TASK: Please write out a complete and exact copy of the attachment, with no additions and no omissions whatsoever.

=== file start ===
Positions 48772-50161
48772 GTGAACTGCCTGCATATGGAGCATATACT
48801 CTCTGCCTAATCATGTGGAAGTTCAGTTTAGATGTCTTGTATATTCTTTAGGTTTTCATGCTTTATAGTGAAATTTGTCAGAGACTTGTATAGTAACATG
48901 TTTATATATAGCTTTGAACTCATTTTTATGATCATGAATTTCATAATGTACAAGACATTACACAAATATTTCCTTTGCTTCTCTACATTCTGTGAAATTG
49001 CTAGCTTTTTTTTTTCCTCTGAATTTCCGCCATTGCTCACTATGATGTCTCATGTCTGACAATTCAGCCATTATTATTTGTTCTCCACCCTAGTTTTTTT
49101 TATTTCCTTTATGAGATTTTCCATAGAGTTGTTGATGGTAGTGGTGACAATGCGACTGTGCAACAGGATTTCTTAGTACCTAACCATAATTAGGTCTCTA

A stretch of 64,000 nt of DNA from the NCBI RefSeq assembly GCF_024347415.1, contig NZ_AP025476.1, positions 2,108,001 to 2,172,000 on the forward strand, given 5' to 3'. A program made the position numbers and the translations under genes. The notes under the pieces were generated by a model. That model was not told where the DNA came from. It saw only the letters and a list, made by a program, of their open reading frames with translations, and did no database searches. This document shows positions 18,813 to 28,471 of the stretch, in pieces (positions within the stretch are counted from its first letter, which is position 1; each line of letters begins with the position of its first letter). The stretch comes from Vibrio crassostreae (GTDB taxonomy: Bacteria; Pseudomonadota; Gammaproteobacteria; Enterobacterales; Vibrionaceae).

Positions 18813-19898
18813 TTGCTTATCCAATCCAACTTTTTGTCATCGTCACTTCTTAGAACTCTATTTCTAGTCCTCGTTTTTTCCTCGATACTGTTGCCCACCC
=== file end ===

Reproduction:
Positions 48772-50161
48772 GTGAACTGCCTGCATATGGAGCATATACT
48801 CTCTGCCTAATCATGTGGAAGTTCAGTTTAGATGTCTTGTATATTCTTTAGGTTTTCATGCTTTATAGTGAAATTTGTCAGAGACTTGTATAGTAACATG
48901 TTTATATATAGCTTTGAACTCATTTTTATGATCATGAATTTCATAATGTACAAGACATTACACAAATATTTCCTTTGCTTCTCTACATTCTGTGAAATTG
49001 CTAGCTTTTTTTTTTCCTCTGAATTTCCGCCATTGCTCACTATGATGTCTCATGTCTGACAATTCAGCCATTATTATTTGTTCTCCACCCTAGTTTTTTT
49101 TATTTCCTTTATGAGATTTTCCATAGAGTTGTTGATGGTAGTGGTGACAATGCGACTGTGCAACAGGATTTCTTAGTACCTAACCATAATTAGGTCTCTA

A stretch of 64,000 nt of DNA from the NCBI RefSeq assembly GCF_024347415.1, contig NZ_AP025476.1, positions 2,108,001 to 2,172,000 on the forward strand, given 5' to 3'. A program made the position numbers and the translations under genes. The notes under the pieces were generated by a model. That model was not told where the DNA came from. It saw only the letters and a list, made by a program, of their open reading frames with translations, and did no database searches. This document shows positions 18,813 to 28,471 of the stretch, in pieces (positions within the stretch are counted from its first letter, which is position 1; each line of letters begins with the position of its first letter). The stretch comes from Vibrio crassostreae (GTDB taxonomy: Bacteria; Pseudomonadota; Gammaproteobacteria; Enterobacterales; Vibrionaceae).

Positions 18813-19898
18813 TTGCTTATCCAATCCAACTTTTTGTCATCGTCACTTCTTAGAACTCTATTTCTAGTCCTCGTTTTTTCCTCGATACTGTTGCCCACCC